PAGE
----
Demand for volunteers expected to rise due to budget cuts
- Credit: Archant
A ‘surge’ in demand for voluntary workers to provide vital community services has been predicted by the new chief executive of Voluntary Action North Somerset (VANS).
Doreen Smith believes volunteers will play a bigger part in helping to run a wide range of services due to funding cuts in the NHS and local authorities.
Mrs Smith is now leading the Weston-based organisation which promotes volunteering and social enterprise for the benefit of the community.
Her plans include linking up with more businesses to show firms how they can help voluntary organisations and running masterclasses so charities can learn from experts.
She is also keen to set up a strategic forum so members of VANS can discuss issues affecting communities and find out how the voluntary sector can help.
You may also want to watch:
She said: “VANS is about community benefit and supporting organisations to run effectively with volunteers.
“Volunteering has been around a long time and I think there’s going to be another surge of interest towards volunteering.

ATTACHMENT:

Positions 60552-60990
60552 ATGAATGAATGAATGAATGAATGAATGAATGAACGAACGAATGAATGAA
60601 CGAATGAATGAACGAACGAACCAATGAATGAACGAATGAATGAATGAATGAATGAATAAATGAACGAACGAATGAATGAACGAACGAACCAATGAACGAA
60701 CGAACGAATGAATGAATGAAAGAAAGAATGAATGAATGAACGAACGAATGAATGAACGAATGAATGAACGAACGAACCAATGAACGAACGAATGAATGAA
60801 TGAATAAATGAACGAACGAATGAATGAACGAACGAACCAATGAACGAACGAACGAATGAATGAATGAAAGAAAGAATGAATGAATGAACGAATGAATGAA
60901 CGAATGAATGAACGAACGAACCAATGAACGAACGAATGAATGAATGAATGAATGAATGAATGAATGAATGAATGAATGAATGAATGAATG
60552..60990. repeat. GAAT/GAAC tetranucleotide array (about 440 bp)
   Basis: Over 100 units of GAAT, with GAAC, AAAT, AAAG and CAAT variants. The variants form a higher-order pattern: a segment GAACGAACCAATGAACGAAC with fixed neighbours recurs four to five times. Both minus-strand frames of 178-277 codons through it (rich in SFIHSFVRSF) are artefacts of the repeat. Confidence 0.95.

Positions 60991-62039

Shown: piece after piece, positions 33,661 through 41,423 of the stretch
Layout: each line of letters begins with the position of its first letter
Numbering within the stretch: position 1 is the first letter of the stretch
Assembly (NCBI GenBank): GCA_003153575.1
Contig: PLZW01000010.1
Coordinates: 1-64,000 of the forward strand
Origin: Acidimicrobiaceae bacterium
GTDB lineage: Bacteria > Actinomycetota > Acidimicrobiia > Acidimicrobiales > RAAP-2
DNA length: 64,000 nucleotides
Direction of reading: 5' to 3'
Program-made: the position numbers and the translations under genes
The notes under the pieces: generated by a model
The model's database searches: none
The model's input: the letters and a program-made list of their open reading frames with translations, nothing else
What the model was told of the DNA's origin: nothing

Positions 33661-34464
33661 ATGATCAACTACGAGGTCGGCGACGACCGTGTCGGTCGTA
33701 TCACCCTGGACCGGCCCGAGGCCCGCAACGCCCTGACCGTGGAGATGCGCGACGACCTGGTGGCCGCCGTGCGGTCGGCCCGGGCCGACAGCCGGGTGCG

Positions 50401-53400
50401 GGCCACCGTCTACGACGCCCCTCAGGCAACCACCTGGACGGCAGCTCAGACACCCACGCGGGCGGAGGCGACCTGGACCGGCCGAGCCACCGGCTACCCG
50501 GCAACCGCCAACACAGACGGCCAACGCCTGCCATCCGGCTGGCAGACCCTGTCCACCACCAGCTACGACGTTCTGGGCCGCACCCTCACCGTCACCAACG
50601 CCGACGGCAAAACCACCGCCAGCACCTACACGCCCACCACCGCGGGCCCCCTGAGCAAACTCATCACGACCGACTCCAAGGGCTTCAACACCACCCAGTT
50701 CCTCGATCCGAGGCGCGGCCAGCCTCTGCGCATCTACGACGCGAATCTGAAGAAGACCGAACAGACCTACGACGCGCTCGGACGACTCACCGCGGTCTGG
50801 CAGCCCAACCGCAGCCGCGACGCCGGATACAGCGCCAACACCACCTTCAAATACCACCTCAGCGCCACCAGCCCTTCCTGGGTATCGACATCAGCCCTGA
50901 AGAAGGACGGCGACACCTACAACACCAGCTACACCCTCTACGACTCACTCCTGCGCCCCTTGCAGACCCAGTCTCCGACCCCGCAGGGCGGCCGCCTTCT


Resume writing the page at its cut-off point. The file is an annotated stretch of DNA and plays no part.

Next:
- 1 Garden waste charges for North Somerset households
- 2 No deaths from coronavirus in one area of North Somerset
- 3 Deputy mayor of Weston's big shave for charity
- 4 Local mortgage broker launches in North Somerset
- 5 Illegal tobacco products lead to suspended sentence
- 6 Fears over Covid outbreaks as care homes prepare to open for visitors
- 7 Care assistants win award
- 8 Council's Clevedon offices could be redeveloped
- 9 Head shave for the NHS
- 10 Worle pub due to be a nursery up for sale
“They can play a key role in providing services when the NHS and councils can’t due to a lack of funding.
“These organisations now have to look creatively and be innovative and that’s why they are looking at the voluntary sector.
“There has already been a lot more interest in what volunteers can provide.”
VANS is working with the clinical commissioning group to ensure the voluntary, community an social enterprise sector is represented in plans for health services across North Somerset.
The group has 177 members and according to the 58 organisations who took part in a recent survey, they benefited from 60,000 volunteer hours per week which saved them £32million a year.
The sector benefits businesses but it is also rewarding for volunteers who gain new skills, experience or a sense of purpose.
Mrs Smith said: “Voluntary organisations often don’t have the funds to be able to pay for a website designer or a graphic designer to produce their report. These are the kinds of things businesses can provide.”
Any businesses interested becoming a memmber of VANS or those keen to learn about volunteering can find out more at www.vansweb.org.uk